I got to thinking just how simple it should be to have a cooperative dog, so why do our dogs so often ignore us?
The other day, as I watched one of my clients call her dog and as he sat looking up at her expectantly, I had a flashback to many years ago.
When my youngest daughter was about three, she had a little game that she thought was hysterical. I would be driving the car and from the back I would hear,
“Yes?” (This could go on indefinitely)…. I knew what was coming by now!
“NOTHING!” Ha ha ha
After a while, particularly if my mind was elsewhere, I would ignore her. I may not even hear her anymore.
An owner calls his dog to him, “Buster – Come!” Buster runs over to him.
Or, “Buster, Here…..Sit”. Buster comes, sits and looks up at the man expectantly.
On a walk a woman calls her dog to her. He may come running to her a few times, but if each time it’s “nothing”, will he keep on running to her?
My train of thought here is just how many people expect obedience or cooperation from their dog whilst offering their dog no reason that he can see for doing as requested – and certainly there is nothing in it for him.
Why don’t people like to carry food with them on walks? How can people ‘not believe in using food’, like rewarding their dog is akin to worshipping the devil; or feel that thanking their dog for doing as asked is bribery? These are usually people still with old-school ideas that if the dog does not do as asked, then there will be a punishing consequence.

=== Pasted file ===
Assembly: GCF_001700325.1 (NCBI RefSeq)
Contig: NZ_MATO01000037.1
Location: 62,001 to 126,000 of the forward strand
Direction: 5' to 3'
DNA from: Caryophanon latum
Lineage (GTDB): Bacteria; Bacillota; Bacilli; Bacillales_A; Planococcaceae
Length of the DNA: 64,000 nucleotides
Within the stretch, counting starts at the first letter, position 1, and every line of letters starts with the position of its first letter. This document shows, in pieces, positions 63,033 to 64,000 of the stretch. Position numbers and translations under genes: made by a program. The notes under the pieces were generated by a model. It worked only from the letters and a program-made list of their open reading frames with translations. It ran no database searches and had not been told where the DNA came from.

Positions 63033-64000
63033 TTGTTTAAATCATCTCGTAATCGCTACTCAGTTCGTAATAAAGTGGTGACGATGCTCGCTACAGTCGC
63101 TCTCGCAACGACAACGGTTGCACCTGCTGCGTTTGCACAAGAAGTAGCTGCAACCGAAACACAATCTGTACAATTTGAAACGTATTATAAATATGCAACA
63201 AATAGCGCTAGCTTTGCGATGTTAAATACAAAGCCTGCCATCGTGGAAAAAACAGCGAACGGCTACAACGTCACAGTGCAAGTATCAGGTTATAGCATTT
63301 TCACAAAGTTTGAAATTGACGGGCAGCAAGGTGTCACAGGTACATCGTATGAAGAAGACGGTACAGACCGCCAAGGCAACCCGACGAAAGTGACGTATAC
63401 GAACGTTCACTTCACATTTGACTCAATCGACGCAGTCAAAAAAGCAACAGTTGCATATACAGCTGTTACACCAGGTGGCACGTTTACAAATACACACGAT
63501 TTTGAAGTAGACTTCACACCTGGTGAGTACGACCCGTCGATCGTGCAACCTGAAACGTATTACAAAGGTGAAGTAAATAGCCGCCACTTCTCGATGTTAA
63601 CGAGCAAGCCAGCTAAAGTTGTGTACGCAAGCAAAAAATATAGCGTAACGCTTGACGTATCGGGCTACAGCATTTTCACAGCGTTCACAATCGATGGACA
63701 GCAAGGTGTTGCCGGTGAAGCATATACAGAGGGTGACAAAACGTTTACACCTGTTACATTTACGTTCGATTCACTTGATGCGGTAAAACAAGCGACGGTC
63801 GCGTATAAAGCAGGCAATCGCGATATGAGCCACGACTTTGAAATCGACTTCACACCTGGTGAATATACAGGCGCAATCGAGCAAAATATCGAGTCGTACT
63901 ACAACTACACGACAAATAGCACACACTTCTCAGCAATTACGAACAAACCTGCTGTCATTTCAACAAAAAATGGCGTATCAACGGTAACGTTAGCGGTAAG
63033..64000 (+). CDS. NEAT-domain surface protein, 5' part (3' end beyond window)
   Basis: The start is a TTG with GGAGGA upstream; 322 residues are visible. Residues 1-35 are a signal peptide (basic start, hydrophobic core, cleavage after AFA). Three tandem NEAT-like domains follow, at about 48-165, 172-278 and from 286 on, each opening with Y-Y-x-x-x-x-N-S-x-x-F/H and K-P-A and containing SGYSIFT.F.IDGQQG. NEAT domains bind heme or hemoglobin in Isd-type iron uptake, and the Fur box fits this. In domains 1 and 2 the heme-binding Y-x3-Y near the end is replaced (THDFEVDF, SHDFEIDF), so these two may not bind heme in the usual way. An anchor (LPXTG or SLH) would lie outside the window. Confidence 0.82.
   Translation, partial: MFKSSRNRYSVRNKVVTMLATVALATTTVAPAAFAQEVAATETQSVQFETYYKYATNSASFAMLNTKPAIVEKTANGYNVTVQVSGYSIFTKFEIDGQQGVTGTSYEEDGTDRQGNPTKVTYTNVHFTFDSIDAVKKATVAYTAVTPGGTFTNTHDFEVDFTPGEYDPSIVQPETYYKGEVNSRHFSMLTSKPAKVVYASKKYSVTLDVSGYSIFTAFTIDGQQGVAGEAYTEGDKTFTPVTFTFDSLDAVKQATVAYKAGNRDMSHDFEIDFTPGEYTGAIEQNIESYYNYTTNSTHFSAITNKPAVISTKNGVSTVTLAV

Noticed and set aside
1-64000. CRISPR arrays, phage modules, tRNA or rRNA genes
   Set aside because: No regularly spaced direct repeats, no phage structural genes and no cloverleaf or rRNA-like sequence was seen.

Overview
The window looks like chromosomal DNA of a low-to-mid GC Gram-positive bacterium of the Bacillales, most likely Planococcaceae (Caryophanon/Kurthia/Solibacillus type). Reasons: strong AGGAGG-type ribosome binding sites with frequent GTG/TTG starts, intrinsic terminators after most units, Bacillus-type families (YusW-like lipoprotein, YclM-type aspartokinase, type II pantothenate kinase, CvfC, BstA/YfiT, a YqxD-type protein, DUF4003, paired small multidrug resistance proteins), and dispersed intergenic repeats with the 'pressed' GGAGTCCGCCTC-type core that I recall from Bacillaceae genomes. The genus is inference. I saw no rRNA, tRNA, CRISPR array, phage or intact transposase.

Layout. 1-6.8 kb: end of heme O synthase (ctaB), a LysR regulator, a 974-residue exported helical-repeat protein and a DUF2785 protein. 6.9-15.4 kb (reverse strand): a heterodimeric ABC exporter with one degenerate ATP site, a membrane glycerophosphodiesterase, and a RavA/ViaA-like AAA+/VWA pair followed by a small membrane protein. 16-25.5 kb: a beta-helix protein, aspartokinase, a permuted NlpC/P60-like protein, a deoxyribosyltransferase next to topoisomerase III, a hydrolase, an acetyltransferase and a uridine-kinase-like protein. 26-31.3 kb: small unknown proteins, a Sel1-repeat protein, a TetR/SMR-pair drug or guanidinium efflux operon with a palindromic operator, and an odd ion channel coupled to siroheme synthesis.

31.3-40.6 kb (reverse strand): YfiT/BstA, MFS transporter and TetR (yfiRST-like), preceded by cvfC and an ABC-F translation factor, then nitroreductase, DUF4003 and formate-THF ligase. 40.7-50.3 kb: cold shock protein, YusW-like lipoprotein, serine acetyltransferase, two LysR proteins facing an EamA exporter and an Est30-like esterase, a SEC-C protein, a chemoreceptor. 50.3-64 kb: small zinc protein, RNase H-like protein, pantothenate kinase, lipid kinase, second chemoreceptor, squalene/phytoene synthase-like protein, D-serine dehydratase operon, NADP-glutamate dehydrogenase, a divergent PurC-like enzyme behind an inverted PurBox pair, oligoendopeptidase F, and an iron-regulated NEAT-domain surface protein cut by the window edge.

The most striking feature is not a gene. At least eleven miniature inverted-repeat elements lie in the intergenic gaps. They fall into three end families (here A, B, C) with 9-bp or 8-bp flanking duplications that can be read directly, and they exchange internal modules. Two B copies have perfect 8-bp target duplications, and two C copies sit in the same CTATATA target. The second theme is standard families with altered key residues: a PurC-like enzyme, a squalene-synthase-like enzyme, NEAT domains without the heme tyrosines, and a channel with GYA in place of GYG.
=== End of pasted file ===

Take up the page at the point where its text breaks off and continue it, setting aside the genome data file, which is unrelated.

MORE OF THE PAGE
Converting them over to allowing their dogs to earn some of their food in return for willing cooperation is something I need to do with many of my clients, some of whom are resistant. Call the dog by all means but give him a reason why – a treat or a game or a fuss or anything he values. Payment.
Certainly not just “Nothing!”, or even worse, something he doesn’t want at all, like a lead going on or being sent to his bed.
Ask him to sit if that’s what you want – but let him know what he’s sitting for. “Nothing” a few times will simply teach your dog to ignore you. You could call it ‘crying wolf’.
Sooner or later, particularly if his mind is on something else or his head is down a rabbit hole, your dog may well not even hear you at all. In comparison to everything else on offer at the time, in order of importance you will be somewhere near the bottom.
Here is the story of such a dog I went who was expected to obey with no ‘thank you’.
For more stories please go to my main website, www.dogidog.co.uk
Theo Stewart, director of the ISCP